2007, Vol 2 No 1, Article 12
Efficacy of single dose of Ivermectin against
Psoroptic mange in rabbit
K. A. Shah1 & S. Qureshi2
1Laboratory Officer/ In-charge Animal House , Institute of Animal Health & Biological Production, Zakura, Animal Husbandry Department-Kashmir, Srinagar, Kashmir, India
2Assistant Professor, Division of Veterinary Microbiology & Immunology, Faculty of Veterinary Sciences & Animal Husbandry (SKUAST-K), Shuhama, Aulesteng, Srinagar, Kashmir, India
The study was conducted on New Zealand white rabbits reared under intensive system of housing suffering from mange where Psorptes cuniculi was detected as the etiological agent. A single dose of Ivermectin was found to be highly effective and safe in treating the psoroptic mange in these rabbits.
In India mange infestation caused by Sarcoptes and Psoroptes species is a common disease of rabbits. The disease is more prevalent during stress. Low ambient temperature and high moisture during the winter months favour development of mange mites ( Blood et al, 2002).
Sporadic incidences and outbreaks of mange in rabbits have been reported from India and abroad (Ribbeck, 1976;).
MATERIALS & METHODS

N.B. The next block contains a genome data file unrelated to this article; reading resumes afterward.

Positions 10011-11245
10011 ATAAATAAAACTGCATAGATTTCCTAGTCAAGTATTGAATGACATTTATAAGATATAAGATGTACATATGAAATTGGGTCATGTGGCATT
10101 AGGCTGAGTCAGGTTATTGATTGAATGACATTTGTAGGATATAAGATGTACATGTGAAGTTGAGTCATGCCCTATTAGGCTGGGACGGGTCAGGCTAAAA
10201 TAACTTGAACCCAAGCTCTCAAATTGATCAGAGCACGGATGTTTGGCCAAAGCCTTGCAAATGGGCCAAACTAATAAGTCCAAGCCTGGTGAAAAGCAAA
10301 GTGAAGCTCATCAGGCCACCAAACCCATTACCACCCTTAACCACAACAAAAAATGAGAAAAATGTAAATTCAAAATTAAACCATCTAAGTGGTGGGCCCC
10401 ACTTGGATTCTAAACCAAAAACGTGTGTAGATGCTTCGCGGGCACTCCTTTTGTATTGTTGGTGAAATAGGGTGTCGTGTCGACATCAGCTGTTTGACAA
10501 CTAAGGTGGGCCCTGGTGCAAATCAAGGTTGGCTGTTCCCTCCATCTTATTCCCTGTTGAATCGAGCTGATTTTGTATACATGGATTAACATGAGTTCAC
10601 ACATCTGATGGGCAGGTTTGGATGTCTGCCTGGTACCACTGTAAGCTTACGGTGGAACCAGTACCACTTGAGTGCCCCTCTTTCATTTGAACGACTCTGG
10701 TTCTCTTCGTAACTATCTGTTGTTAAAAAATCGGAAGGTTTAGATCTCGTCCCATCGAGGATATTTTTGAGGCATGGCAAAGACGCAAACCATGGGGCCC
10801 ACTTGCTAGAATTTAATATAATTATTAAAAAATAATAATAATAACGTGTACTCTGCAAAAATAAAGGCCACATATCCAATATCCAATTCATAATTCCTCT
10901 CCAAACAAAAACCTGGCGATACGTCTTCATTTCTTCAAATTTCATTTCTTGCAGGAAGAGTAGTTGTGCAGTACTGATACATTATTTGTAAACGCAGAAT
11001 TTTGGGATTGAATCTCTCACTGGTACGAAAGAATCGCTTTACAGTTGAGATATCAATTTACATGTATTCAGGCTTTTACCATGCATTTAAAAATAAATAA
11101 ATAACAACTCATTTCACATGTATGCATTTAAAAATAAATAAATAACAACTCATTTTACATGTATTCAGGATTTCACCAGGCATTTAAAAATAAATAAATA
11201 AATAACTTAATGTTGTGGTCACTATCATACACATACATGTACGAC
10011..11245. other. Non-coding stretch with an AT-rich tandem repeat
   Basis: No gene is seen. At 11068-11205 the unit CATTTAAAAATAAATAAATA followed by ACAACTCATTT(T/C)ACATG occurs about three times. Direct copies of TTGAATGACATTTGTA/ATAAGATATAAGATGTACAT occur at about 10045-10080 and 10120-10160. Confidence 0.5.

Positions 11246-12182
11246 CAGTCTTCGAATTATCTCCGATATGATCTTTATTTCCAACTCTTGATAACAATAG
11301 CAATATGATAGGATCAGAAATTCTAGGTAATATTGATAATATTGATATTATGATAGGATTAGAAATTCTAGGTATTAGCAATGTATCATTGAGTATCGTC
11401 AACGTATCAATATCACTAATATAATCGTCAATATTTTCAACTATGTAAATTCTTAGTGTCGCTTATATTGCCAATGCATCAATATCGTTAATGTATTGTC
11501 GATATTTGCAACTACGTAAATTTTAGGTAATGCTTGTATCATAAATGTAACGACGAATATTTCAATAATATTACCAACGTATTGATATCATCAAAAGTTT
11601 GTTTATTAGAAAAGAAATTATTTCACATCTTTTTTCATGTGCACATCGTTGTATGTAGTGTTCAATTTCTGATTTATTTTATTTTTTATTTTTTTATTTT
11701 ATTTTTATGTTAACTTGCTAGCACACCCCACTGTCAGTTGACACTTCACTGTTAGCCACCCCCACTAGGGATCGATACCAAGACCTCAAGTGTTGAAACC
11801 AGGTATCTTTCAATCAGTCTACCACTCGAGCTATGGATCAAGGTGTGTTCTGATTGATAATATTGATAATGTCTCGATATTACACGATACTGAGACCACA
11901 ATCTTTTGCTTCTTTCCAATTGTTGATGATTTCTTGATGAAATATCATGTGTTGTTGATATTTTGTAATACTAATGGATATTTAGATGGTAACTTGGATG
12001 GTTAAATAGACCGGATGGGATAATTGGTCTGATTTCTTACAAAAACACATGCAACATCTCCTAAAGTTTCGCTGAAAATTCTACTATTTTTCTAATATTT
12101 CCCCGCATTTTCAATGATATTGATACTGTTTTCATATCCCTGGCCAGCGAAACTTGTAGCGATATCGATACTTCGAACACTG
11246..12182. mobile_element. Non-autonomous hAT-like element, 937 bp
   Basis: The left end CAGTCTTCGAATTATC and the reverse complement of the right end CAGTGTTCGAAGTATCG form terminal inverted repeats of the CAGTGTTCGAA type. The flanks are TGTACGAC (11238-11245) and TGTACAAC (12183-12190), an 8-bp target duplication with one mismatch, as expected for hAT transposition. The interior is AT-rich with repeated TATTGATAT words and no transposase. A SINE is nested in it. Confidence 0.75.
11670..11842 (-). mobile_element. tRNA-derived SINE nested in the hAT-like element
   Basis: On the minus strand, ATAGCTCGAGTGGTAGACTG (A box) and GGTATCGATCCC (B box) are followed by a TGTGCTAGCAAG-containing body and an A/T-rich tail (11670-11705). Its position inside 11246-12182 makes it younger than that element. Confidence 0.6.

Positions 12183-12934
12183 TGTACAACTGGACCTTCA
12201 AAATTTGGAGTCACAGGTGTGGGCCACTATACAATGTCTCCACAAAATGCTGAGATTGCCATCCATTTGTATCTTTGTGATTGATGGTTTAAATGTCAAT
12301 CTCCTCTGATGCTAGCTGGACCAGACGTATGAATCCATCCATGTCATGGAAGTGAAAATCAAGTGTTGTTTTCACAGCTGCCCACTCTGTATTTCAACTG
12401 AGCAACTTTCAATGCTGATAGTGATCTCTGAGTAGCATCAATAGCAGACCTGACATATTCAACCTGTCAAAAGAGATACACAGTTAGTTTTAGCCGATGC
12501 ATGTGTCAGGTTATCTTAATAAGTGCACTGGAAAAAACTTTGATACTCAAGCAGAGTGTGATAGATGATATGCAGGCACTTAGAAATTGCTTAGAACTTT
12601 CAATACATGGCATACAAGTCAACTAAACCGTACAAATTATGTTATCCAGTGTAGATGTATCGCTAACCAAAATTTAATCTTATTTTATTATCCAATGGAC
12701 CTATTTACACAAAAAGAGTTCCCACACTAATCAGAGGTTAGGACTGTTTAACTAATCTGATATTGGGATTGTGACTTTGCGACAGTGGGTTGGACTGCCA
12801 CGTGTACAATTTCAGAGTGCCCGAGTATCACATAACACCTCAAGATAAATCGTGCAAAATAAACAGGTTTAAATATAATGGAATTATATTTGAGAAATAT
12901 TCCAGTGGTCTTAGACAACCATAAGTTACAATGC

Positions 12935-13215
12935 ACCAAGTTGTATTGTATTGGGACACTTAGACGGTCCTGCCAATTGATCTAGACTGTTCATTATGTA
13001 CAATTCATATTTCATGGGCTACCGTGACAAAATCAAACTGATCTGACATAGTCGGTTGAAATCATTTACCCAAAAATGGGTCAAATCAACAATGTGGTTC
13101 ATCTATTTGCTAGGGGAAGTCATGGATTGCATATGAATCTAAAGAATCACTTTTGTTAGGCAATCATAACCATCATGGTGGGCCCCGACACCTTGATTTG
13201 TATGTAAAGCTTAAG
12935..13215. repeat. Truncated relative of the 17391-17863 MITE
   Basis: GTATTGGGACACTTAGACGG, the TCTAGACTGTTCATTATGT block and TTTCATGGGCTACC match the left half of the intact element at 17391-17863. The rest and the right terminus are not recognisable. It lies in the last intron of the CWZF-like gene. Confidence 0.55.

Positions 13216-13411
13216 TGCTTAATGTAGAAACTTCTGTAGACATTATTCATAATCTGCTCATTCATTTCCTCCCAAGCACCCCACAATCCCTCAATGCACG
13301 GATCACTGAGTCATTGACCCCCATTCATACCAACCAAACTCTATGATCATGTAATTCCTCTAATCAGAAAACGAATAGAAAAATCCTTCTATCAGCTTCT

The study was conducted on New Zealand
white rabbits reared under intensive system at Animal House, Institute
of Animal Health & Biological Products, Zakura. Animals of both sexes
aged between 6 months and 3 years revealed symptoms of acute dermatitis,
encrustation, loss of hair in face and head region. Skin scrapings were
collected and treated with 10% KOH solution. The scrapings were examined
for mites following the standard identification technique (Soulsby,
RESULTS AND DISCUSSION
The affected rabbits had developed bald
patches at the base of ear, face and the head with yellowish grey scab
in some cases provoking violent scratching. Scrapings from these lesions
showed presence of eggs, larvae and adult stages of Psoroptes
cuniculi mites. Following treatment with Ivermectin, a significant
and progressive decline in parasitic load was observed on 7th, 14th and
21st day and the lesions were found negative for mites and their
immature stages on 28th day post treatment.
The author is grateful to Joint Director, Institute of Animal Health & Biological Products, Zakura, for providing facilities and valuable guidance as well.
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